Often referred to as the “world’s banker to the poor,” Yunus will be receiving the Olympic Laurel award for his extensive work towards the development in sports that include Yunus Sports Hub, which is a global and social business network and intends to create solutions through sport.
“With the Olympic Laurel, we take forward the vision of Baron Pierre de Coubertin, the founder, and reviver of the modern Olympic Games,” said Thomas Bach, president of the International Olympic Committee.
“It is also a reflection of the ideals and values of the ancient Olympic Games, with a focus on human development through peace and sport.”
“The work of Yunus is exemplary for these ideals and values. He shares his wealth of knowledge generously with the athletes and the Olympic community,” he said.
“He helps athletes in their post-sport career development to become socially responsible entrepreneurs and shares our vision of how sport can contribute to the Sustainable Development Goals of the United Nations. In particular, with Paris 2024, he is helping to build a new model for the Olympic Games with minimum impact for the planet and maximum impact for a legacy for the people of the host country. We are very thankful for all he is doing for the Olympic community.”
Yunus has collaborated with the International Olympic Committee on several projects, including educational elements of the International Olympic Committee’s Young Leaders Programme, the “Imagine” Peace Youth Camp, and the Athlete365 Business Accelerator — the first comprehensive entrepreneurship program to help Olympians with career transition.
“The Olympic Games and sport have the most convening power in the world. The Olympic Games unite the entire world in peaceful competition, celebrating unity in diversity,” said Professor Yunus.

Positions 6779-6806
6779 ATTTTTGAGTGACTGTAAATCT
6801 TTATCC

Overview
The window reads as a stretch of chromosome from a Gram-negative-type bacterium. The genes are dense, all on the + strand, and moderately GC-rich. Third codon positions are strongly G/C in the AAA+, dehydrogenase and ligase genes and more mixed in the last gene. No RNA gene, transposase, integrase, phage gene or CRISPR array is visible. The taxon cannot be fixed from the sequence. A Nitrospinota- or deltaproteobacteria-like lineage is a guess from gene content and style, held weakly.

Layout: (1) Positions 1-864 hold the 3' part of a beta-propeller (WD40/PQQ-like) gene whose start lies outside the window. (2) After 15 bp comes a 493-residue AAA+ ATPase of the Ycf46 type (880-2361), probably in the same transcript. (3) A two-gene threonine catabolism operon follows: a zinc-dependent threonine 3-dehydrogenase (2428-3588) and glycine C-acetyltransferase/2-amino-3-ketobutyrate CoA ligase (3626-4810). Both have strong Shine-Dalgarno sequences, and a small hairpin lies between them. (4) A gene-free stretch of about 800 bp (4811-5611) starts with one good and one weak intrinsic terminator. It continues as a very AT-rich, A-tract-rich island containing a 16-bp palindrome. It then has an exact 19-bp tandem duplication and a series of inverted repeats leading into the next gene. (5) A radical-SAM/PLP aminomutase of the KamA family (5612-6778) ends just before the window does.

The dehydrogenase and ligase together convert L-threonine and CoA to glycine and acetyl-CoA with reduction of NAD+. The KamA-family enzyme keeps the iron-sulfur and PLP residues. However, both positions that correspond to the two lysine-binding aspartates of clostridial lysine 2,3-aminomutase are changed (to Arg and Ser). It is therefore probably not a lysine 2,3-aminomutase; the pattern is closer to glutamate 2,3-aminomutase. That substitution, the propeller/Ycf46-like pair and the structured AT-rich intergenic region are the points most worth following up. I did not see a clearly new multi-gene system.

North and South Korean athletes marching together in the Parade of Nations at the Olympic Winter Games PyeongChang 2018 was a powerful reminder of the immense potential of peace through sport. The Olympic Truce takes forward the vision of building a better world based on fair competition, peace, humanity, and reconciliation.
“We can use this power to change the world in the most effective ways. Sport has the power to transform lives by galvanizing the world, and social business can be the most efficient tool to unleash this power.”
“Sport is natural to all human beings. It brings all human strengths and emotions into play, irrespective of differences. That gives it enormous power. I urge that we channel this power for achieving social goals and peace,” he said.
Born in 1940 in the seaport city of Chittagong in Bangladesh, Yunus studied at Dhaka University in Bangladesh, then received a Fulbright scholarship to study economics at Vanderbilt University. He received his Ph.D. in economics in 1969 and joined Middle Tennessee State University, where he taught until he returned to Bangladesh in 1972.
The first Olympic Laurel was awarded to Kenyan Olympian and social changemaker Kip Keino on Aug. 5, 2016, during the Opening Ceremony of the Games of the XXXI Olympiad in Rio de Janeiro, Brazil.
Initiated for Rio 2016, the Olympic Laurel is to be awarded at the opening ceremony of each summer edition of the Olympic Games. Symbolizing the connection with the ancient Olympic Games, the base of the trophy is a replica of a stone from the site of Olympia, Greece.
(With inputs from ANI)
(Edited by Amrita Das and Ritaban Misra)
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